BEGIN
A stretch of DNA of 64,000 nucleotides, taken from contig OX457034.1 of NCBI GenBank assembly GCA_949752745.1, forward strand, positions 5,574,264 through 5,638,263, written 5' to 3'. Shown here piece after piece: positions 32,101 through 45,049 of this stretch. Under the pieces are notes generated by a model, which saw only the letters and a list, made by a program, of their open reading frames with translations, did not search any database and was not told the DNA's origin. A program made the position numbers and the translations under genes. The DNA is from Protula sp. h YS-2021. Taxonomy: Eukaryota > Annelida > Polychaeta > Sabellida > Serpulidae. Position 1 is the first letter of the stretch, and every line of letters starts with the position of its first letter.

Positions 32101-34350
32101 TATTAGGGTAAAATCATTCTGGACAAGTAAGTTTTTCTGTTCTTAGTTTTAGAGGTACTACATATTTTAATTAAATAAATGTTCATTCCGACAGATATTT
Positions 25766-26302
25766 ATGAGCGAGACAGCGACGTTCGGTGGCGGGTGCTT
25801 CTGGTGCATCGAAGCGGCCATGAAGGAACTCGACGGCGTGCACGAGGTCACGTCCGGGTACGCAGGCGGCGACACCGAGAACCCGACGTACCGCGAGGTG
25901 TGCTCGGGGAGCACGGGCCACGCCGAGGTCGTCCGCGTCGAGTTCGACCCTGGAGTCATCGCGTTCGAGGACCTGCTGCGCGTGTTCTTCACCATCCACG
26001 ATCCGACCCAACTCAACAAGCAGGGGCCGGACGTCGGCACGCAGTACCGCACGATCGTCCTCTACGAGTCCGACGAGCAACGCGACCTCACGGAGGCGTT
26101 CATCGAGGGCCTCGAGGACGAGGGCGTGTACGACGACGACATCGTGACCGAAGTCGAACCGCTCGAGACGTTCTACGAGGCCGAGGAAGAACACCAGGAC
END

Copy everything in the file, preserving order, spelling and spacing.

A stretch of DNA of 64,000 nucleotides, taken from contig OX457034.1 of NCBI GenBank assembly GCA_949752745.1, forward strand, positions 5,574,264 through 5,638,263, written 5' to 3'. Shown here piece after piece: positions 32,101 through 45,049 of this stretch. Under the pieces are notes generated by a model, which saw only the letters and a list, made by a program, of their open reading frames with translations, did not search any database and was not told the DNA's origin. A program made the position numbers and the translations under genes. The DNA is from Protula sp. h YS-2021. Taxonomy: Eukaryota > Annelida > Polychaeta > Sabellida > Serpulidae. Position 1 is the first letter of the stretch, and every line of letters starts with the position of its first letter.

Positions 32101-34350
32101 TATTAGGGTAAAATCATTCTGGACAAGTAAGTTTTTCTGTTCTTAGTTTTAGAGGTACTACATATTTTAATTAAATAAATGTTCATTCCGACAGATATTT
Positions 25766-26302
25766 ATGAGCGAGACAGCGACGTTCGGTGGCGGGTGCTT
25801 CTGGTGCATCGAAGCGGCCATGAAGGAACTCGACGGCGTGCACGAGGTCACGTCCGGGTACGCAGGCGGCGACACCGAGAACCCGACGTACCGCGAGGTG
25901 TGCTCGGGGAGCACGGGCCACGCCGAGGTCGTCCGCGTCGAGTTCGACCCTGGAGTCATCGCGTTCGAGGACCTGCTGCGCGTGTTCTTCACCATCCACG
26001 ATCCGACCCAACTCAACAAGCAGGGGCCGGACGTCGGCACGCAGTACCGCACGATCGTCCTCTACGAGTCCGACGAGCAACGCGACCTCACGGAGGCGTT
26101 CATCGAGGGCCTCGAGGACGAGGGCGTGTACGACGACGACATCGTGACCGAAGTCGAACCGCTCGAGACGTTCTACGAGGCCGAGGAAGAACACCAGGAC